In [3]:
import math
from math import sqrt as sqrt
import numpy as np
import matplotlib.pyplot as plt
import matplotlib.colors as colors
%matplotlib inline 

We define the particle class

In [4]:
class charged_particle:
    m=9.10938356e-31 #mass 
    q=-1.60217662e-19 #charge
    x=np.zeros(3) #location
    v=np.zeros(3) #speed

We compute $\vec E$ using the function from HW04

In [5]:
def comp_E(rs,q,rc,r_cutoff=0):
    R=rc-rs
    r=np.linalg.norm(R)
    if (r>r_cutoff):
        E=q*R/(4*math.pi*8.85e-12*r**3)
    else:
        E=np.zeros(3) #avoids infinite electric fields
    return E;

This is the same function than the one used in HW04 with some modifications. We replace E_average with E_on_grid that is zeroed out at every time step. We sum all the field from all the particles. Then we compute the force on each particles using charged_particles[j].v+=F*dt/charged_particles[j].m. Note that we use a very coarse interpolation to get the field to and from the grid.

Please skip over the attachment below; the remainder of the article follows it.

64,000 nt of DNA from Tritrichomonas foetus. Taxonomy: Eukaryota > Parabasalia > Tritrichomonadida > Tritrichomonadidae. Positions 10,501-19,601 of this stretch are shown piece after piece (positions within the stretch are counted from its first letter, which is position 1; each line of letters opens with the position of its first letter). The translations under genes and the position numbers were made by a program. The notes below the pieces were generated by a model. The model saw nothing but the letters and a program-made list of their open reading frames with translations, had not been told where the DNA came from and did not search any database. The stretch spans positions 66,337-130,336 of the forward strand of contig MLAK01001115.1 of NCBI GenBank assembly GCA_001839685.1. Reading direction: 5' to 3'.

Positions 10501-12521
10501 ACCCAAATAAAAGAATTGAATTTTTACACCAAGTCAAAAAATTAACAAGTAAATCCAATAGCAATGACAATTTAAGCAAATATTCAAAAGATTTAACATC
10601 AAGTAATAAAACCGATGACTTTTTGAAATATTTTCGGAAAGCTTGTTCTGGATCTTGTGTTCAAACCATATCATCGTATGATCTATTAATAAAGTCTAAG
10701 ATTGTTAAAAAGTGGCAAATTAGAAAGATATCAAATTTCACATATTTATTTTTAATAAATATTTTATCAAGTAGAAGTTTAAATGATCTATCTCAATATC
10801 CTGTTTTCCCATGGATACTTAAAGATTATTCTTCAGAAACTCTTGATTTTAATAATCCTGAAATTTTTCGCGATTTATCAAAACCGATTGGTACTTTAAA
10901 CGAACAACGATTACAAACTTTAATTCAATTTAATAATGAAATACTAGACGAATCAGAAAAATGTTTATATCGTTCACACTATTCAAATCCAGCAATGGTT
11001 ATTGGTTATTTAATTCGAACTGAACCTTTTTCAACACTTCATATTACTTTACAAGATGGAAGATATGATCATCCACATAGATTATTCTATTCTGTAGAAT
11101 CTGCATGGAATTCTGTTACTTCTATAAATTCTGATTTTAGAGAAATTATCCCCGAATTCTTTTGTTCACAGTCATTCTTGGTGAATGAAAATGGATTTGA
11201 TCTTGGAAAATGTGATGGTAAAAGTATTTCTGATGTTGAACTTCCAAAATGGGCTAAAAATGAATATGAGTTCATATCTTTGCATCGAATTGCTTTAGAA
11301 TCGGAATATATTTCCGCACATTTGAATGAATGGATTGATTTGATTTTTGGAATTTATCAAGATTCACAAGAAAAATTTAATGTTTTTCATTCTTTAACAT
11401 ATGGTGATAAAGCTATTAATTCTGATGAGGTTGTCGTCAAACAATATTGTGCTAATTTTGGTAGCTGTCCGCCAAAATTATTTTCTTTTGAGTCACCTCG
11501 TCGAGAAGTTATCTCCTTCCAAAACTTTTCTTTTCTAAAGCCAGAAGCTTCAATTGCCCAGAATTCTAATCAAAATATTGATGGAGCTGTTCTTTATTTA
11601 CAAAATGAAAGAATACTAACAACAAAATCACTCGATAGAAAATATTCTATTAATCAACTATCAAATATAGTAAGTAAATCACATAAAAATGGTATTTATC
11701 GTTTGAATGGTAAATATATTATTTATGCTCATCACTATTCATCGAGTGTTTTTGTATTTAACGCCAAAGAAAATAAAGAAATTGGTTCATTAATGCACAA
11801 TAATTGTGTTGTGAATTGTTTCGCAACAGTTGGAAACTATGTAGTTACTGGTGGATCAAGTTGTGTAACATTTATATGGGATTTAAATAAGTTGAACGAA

In [6]:
def Debye_length_check(charged_particles,box,time_frame,n_steps,r_cutoff,box_E,N_E):
    N=len(charged_particles)
    loc=np.zeros((3,n_steps,N))
    dt=(time_frame[1]-time_frame[0])/n_steps
    lattice_x=np.linspace(box_E[0],box_E[1],N_E)
    lattice_y=np.linspace(box_E[2],box_E[3],N_E)
    rds=.05
    E_ave=np.zeros((3,N_E,N_E))
    for i in range(n_steps):
        E_on_grid=np.zeros((3,N_E,N_E))
        for j in range(N):
            for m in range(N_E):
                for n in range(N_E):
                    x1=np.array([lattice_x[m],lattice_y[n],0])
                    E_on_grid[:,m,n]+=comp_E(charged_particles[j].x,charged_particles[j].q,x1,r_cutoff)
        for j in range(N):
            k=int((charged_particles[j].x[0]-box_E[0])/(box_E[1]-box_E[0])*(N_E-1))
            l=int((charged_particles[j].x[1]-box_E[2])/(box_E[3]-box_E[2])*(N_E-1))